Mueller noted Monday that in response to the nonprofit’s methods, the department froze federal payments to Feeding Our Future, only to be told by a state judge that it couldn’t.
The department then reported its concerns about Feeding Our Future to the FBI in April 2021, she said. The FBI opened an investigation in May, 2021. This past January, more than 200 federal and local law enforcement personnel raided 15 properties, including Feeding Our Future.
Chamberlain quickly zeroed in on federal pandemic waivers that the Department of Education sought during the alleged fraud. The waivers exempted the department from performing in-person visits at food sites, which are otherwise required by federal regulations to ensure oversight of the program.
As an example, Chamberlain cited Minneapolis-based Safari Restaurant and Event Center’s claims that it fed 5,000 children each day during the summer of 2020. Safari is alleged to have conducted fraud in the scheme. None of the restaurant’s co-owners named in the search warrants have been charged with crimes, and the attorney for a Safari Restaurant co-owner denied any wrongdoing on behalf of his client.
“One would think that a site visit could have helped out a bit,” he said.
Mueller, however, said site visits are only “one critical component” but not the “most important component” of the monitoring process. She contended that other monitoring efforts, such as reviewing Feeding Our Future’s financial statements, were sufficient to identify problems.
“We knew something was wrong from the beginning,” Mueller said.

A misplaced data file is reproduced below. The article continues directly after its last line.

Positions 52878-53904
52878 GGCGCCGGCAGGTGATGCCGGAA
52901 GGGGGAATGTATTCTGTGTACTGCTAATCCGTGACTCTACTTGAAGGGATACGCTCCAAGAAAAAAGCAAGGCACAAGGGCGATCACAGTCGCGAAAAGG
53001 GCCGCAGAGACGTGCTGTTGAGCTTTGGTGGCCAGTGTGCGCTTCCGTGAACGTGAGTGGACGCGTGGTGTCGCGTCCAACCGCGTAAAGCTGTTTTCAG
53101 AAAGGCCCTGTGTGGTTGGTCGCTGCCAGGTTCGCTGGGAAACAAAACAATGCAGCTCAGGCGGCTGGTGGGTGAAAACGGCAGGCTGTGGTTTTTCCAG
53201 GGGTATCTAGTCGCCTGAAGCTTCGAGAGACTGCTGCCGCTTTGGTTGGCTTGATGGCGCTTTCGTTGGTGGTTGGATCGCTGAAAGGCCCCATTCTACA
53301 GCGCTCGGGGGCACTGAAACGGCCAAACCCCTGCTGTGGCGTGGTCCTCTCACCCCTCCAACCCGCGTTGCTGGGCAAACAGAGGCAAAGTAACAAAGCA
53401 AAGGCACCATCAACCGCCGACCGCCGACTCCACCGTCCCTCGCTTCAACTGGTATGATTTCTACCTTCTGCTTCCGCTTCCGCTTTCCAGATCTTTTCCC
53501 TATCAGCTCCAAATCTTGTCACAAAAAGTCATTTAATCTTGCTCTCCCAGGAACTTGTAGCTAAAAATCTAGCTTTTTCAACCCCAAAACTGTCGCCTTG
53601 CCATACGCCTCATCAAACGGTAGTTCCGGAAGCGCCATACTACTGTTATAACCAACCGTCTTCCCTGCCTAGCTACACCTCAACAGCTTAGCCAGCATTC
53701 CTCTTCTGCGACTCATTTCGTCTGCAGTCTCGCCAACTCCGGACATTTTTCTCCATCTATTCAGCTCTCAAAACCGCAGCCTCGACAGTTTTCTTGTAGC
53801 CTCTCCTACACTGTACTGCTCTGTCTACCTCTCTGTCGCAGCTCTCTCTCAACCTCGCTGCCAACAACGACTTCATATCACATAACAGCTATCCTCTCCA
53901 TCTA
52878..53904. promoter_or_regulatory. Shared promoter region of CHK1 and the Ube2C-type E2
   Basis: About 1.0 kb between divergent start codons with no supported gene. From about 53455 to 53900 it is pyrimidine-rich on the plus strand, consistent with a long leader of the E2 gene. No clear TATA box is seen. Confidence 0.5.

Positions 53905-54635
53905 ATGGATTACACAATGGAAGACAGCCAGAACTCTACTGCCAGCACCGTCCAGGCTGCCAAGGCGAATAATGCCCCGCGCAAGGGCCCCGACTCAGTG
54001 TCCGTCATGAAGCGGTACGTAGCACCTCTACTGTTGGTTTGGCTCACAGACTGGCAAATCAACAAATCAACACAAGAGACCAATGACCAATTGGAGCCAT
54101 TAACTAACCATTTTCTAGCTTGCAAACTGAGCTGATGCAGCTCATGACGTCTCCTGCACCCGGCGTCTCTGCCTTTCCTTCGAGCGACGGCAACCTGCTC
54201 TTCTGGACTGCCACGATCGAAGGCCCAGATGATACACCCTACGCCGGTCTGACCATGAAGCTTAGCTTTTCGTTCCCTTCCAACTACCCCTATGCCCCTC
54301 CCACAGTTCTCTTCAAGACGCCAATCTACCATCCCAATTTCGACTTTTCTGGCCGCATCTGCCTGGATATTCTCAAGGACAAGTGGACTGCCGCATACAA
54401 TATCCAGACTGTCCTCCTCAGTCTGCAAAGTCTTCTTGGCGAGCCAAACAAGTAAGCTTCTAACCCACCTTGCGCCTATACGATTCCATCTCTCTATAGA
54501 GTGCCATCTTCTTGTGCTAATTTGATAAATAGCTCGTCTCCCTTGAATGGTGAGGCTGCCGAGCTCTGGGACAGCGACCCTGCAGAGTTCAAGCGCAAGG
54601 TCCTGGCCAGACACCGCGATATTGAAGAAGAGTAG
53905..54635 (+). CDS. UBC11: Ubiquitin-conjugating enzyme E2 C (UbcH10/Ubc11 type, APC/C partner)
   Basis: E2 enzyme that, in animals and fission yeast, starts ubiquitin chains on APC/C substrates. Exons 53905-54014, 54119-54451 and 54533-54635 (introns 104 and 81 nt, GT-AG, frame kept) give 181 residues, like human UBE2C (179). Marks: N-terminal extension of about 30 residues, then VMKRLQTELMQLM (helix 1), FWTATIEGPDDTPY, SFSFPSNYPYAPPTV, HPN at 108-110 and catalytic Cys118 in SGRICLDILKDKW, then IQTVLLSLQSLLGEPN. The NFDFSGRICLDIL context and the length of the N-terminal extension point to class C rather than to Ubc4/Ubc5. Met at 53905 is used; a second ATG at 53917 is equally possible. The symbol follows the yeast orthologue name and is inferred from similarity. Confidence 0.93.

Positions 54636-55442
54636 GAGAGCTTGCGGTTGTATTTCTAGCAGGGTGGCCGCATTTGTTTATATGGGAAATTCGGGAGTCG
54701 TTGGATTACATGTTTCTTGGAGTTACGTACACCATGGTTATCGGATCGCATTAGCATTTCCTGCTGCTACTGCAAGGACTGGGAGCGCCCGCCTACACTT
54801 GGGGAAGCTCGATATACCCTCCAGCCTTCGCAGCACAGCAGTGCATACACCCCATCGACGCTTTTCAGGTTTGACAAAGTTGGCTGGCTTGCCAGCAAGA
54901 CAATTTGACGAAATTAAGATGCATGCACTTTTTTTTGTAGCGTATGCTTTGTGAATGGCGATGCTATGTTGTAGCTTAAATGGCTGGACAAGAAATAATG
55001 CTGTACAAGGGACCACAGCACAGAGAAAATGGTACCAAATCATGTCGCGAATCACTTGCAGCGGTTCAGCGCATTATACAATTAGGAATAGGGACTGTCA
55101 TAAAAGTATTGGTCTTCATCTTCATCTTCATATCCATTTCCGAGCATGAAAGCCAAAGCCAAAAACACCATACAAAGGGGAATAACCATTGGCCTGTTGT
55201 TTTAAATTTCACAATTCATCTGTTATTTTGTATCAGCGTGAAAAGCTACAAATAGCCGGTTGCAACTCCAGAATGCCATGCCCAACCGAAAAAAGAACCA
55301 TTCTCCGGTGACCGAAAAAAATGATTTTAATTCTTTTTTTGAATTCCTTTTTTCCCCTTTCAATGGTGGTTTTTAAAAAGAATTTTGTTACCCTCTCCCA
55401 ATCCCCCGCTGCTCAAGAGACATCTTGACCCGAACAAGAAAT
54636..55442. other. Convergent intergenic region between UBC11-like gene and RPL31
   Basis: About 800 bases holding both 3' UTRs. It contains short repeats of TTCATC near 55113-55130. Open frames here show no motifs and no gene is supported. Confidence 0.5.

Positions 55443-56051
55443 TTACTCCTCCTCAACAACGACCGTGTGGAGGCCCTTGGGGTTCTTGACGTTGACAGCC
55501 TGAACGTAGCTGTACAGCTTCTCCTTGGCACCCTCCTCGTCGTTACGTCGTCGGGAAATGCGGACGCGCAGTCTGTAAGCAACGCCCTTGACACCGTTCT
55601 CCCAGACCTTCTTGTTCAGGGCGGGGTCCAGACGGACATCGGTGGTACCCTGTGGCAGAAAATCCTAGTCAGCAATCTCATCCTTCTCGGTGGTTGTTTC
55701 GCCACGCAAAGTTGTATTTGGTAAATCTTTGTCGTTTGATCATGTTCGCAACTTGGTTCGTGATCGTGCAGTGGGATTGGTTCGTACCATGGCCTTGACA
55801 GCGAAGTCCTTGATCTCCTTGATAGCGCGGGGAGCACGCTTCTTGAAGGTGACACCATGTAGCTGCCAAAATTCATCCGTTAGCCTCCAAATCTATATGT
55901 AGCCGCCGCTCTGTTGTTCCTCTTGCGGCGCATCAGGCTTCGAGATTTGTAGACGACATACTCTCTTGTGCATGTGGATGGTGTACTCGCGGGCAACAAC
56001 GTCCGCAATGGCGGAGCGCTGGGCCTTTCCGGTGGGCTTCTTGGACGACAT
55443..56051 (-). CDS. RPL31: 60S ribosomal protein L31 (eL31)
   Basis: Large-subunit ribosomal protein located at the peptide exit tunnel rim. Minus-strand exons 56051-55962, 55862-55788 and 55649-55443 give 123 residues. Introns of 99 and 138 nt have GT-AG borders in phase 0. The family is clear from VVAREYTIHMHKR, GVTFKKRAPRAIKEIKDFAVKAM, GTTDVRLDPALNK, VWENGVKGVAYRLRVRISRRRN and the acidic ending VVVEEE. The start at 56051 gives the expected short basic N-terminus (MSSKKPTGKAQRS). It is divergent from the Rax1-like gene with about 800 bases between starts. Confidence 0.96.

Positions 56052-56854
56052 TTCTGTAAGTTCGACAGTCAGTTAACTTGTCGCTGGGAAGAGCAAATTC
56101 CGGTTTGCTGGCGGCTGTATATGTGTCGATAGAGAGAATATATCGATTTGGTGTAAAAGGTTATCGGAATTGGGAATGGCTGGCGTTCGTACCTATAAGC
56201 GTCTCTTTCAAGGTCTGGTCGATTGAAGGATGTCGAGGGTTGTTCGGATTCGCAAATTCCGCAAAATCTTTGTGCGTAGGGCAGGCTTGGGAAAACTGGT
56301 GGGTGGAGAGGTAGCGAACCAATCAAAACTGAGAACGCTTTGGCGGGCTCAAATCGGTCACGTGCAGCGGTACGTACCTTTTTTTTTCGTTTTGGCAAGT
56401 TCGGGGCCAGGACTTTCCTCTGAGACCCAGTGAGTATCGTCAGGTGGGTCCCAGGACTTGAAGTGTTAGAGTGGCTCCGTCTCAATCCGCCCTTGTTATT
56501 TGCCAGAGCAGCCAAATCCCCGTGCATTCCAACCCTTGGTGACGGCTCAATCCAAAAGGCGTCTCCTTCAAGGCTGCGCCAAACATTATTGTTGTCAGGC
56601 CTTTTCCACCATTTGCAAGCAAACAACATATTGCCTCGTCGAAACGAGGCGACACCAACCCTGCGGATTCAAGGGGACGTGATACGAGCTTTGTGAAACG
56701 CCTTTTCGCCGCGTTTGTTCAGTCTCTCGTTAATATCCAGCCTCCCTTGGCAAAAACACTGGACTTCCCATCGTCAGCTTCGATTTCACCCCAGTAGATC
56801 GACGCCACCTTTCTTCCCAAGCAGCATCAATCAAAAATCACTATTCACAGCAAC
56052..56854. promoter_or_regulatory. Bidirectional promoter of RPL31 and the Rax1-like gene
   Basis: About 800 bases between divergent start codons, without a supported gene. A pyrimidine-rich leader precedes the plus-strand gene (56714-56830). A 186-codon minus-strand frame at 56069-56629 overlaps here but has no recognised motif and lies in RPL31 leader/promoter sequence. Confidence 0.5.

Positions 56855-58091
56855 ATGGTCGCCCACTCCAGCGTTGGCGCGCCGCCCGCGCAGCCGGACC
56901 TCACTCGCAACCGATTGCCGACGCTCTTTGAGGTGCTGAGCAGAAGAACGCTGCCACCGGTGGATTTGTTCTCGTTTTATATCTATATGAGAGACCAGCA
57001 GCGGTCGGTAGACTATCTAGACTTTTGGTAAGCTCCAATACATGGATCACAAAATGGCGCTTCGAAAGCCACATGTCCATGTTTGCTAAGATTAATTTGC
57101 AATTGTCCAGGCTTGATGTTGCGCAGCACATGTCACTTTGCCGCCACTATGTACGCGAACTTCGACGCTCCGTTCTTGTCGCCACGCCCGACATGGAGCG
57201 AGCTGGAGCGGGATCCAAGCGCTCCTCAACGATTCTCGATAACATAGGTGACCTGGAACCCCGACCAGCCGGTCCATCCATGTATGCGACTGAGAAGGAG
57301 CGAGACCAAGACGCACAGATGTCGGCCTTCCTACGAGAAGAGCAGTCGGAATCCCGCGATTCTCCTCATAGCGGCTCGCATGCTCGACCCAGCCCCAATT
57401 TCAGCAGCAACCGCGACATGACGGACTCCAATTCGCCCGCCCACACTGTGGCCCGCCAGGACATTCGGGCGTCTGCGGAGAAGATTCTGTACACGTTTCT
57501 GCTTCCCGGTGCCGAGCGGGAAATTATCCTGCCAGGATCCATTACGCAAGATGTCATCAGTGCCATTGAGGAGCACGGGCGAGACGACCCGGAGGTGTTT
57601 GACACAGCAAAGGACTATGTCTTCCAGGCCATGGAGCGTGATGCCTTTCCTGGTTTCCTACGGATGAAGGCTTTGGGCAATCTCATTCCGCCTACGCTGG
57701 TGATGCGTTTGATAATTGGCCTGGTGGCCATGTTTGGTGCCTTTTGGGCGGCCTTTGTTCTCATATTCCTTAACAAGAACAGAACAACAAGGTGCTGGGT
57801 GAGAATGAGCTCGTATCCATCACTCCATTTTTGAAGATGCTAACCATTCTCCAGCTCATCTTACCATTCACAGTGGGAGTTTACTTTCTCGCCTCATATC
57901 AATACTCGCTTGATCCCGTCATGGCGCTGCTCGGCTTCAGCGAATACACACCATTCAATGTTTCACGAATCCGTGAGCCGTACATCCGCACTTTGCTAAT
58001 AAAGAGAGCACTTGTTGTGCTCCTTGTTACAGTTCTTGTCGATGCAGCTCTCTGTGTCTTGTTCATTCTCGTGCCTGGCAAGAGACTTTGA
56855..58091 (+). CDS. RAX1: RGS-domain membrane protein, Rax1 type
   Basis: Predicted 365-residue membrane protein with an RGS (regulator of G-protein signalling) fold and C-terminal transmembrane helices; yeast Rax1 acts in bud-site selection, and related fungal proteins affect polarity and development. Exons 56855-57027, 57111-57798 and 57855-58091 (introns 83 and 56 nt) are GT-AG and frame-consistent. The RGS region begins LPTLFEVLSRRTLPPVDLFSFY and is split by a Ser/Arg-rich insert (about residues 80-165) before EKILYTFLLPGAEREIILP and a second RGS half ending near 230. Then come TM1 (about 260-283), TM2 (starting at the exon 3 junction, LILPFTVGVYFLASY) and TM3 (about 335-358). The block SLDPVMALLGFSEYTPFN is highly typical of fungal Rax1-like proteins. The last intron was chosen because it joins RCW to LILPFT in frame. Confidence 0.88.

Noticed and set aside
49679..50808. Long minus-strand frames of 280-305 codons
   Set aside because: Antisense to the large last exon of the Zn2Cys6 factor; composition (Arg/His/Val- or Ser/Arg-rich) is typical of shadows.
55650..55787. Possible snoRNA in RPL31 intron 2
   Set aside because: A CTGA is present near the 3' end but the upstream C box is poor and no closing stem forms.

“Yet you continued to pay them,” Chamberlain said of Safari Restaurant.
Chamberlain continued: “Do you believe that what went on in the department to mitigate this risk was insufficient to capture and stop the fraud?”
“It was not insufficient because we did capture and work toward stopping the fraud,” Mueller said.
At multiple points, Mueller said that were it not for her department’s actions, neither she nor Chamberlain would be sitting in committee having their discussion.
Chamberlain cited Feeding Our Future’s lawsuit in which a Department of Education official said last spring that he had no reason to suspect fraud from the nonprofit. The senator then asked Mueller whether she believed at that time that Feeding Our Future was committing fraud.
“I think that we know that because MDE doesn’t have investigative authority, we aren’t able to really identify if it’s fraud,” she responded. “So, there was not a label or a title that I would be able to give at this point in time, [but what] we do know is that we raised flags of concern.”
Senator Steve Cwodzinki, DFL-Eden Prairie, praised the Department of Education’s actions, saying he was “in awe” of how MDE caught potential problems at Feeding Our Future during the uncertainty of the early days of COVID.
“Throughout all of that, the system worked,” Cwodzinki said.
Toward the end of the hearing, Chamberlain wondered out loud why the potential fraud seemed most prominent in Minnesota.
“Other states, they didn’t have this problem,” he said. “At least not that I’ve heard yet.”
The State Senate Education Finance and Policy Committee plans to question more Department of Education officials about the fraud allegations two more times this month.